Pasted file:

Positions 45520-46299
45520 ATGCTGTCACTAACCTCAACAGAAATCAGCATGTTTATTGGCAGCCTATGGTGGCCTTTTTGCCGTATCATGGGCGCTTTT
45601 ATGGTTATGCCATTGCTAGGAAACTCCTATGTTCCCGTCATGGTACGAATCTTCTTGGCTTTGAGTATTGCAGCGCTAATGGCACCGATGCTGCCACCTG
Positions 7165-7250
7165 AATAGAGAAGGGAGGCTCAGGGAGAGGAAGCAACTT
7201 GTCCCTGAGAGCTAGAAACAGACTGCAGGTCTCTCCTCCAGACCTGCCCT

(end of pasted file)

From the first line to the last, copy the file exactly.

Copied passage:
Positions 45520-46299
45520 ATGCTGTCACTAACCTCAACAGAAATCAGCATGTTTATTGGCAGCCTATGGTGGCCTTTTTGCCGTATCATGGGCGCTTTT
45601 ATGGTTATGCCATTGCTAGGAAACTCCTATGTTCCCGTCATGGTACGAATCTTCTTGGCTTTGAGTATTGCAGCGCTAATGGCACCGATGCTGCCACCTG
Positions 7165-7250
7165 AATAGAGAAGGGAGGCTCAGGGAGAGGAAGCAACTT
7201 GTCCCTGAGAGCTAGAAACAGACTGCAGGTCTCTCCTCCAGACCTGCCCT